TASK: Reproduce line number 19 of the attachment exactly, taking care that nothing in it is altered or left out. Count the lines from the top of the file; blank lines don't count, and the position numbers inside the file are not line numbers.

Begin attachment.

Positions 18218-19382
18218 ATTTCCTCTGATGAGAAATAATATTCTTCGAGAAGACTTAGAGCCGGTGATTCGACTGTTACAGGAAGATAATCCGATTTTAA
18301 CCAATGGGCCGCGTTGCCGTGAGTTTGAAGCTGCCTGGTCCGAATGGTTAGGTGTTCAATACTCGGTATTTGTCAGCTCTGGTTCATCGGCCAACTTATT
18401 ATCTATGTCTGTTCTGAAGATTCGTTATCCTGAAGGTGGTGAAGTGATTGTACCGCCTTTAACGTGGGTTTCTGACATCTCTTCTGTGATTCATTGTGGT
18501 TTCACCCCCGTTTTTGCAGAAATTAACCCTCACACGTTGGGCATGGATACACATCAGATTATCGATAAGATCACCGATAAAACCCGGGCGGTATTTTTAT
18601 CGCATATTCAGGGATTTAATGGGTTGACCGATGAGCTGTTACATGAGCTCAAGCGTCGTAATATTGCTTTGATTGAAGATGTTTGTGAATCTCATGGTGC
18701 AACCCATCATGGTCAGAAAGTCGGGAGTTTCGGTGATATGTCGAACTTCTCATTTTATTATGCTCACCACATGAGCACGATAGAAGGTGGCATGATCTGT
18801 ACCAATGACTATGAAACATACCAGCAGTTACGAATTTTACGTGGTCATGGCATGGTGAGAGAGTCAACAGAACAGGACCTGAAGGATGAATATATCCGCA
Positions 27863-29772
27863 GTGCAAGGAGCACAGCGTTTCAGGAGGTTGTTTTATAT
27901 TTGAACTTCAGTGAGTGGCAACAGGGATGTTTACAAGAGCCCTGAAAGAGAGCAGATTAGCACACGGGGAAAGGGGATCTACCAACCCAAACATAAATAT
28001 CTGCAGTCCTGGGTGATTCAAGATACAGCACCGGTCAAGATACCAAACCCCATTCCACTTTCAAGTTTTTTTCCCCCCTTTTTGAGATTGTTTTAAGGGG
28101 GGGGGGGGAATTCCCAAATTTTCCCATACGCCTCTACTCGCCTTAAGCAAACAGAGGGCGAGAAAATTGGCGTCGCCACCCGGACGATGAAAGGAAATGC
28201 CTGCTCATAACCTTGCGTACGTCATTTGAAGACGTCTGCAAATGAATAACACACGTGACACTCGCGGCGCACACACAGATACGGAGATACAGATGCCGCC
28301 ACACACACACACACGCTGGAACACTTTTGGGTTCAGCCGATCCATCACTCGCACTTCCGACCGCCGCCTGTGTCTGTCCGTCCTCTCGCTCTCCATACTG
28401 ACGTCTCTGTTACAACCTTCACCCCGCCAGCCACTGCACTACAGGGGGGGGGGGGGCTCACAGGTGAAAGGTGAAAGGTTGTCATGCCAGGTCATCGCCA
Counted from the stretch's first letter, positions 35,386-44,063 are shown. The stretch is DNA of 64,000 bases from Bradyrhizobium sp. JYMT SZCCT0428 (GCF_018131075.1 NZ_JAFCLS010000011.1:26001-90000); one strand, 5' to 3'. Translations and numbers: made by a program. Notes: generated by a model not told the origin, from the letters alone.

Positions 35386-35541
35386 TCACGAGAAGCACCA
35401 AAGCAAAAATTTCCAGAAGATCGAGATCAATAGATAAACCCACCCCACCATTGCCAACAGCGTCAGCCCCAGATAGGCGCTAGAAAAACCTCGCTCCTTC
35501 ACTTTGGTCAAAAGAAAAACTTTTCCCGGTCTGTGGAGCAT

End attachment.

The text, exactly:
35386 TCACGAGAAGCACCA